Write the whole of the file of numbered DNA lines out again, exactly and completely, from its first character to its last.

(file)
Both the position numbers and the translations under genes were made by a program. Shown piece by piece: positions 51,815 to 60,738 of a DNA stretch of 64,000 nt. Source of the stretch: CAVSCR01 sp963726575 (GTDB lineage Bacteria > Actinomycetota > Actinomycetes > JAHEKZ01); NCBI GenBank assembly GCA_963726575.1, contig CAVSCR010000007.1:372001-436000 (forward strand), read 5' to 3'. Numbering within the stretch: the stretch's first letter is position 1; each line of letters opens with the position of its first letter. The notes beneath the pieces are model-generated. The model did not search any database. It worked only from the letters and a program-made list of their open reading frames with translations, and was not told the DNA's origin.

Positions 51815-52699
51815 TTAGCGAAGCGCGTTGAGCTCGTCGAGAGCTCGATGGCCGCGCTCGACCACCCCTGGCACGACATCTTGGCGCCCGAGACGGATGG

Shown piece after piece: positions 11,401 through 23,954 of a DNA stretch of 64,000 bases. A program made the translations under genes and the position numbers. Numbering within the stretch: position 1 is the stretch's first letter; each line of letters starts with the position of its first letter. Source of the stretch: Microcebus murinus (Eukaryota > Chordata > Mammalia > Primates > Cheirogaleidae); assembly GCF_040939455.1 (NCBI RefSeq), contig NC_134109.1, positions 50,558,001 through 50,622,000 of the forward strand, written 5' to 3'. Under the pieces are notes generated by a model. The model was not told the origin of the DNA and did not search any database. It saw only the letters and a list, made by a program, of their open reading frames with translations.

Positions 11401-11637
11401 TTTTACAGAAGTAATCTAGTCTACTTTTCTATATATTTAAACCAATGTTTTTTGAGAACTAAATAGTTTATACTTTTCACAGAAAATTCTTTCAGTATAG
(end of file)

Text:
Both the position numbers and the translations under genes were made by a program. Shown piece by piece: positions 51,815 to 60,738 of a DNA stretch of 64,000 nt. Source of the stretch: CAVSCR01 sp963726575 (GTDB lineage Bacteria > Actinomycetota > Actinomycetes > JAHEKZ01); NCBI GenBank assembly GCA_963726575.1, contig CAVSCR010000007.1:372001-436000 (forward strand), read 5' to 3'. Numbering within the stretch: the stretch's first letter is position 1; each line of letters opens with the position of its first letter. The notes beneath the pieces are model-generated. The model did not search any database. It worked only from the letters and a program-made list of their open reading frames with translations, and was not told the DNA's origin.

Positions 51815-52699
51815 TTAGCGAAGCGCGTTGAGCTCGTCGAGAGCTCGATGGCCGCGCTCGACCACCCCTGGCACGACATCTTGGCGCCCGAGACGGATGG

Shown piece after piece: positions 11,401 through 23,954 of a DNA stretch of 64,000 bases. A program made the translations under genes and the position numbers. Numbering within the stretch: position 1 is the stretch's first letter; each line of letters starts with the position of its first letter. Source of the stretch: Microcebus murinus (Eukaryota > Chordata > Mammalia > Primates > Cheirogaleidae); assembly GCF_040939455.1 (NCBI RefSeq), contig NC_134109.1, positions 50,558,001 through 50,622,000 of the forward strand, written 5' to 3'. Under the pieces are notes generated by a model. The model was not told the origin of the DNA and did not search any database. It saw only the letters and a list, made by a program, of their open reading frames with translations.

Positions 11401-11637
11401 TTTTACAGAAGTAATCTAGTCTACTTTTCTATATATTTAAACCAATGTTTTTTGAGAACTAAATAGTTTATACTTTTCACAGAAAATTCTTTCAGTATAG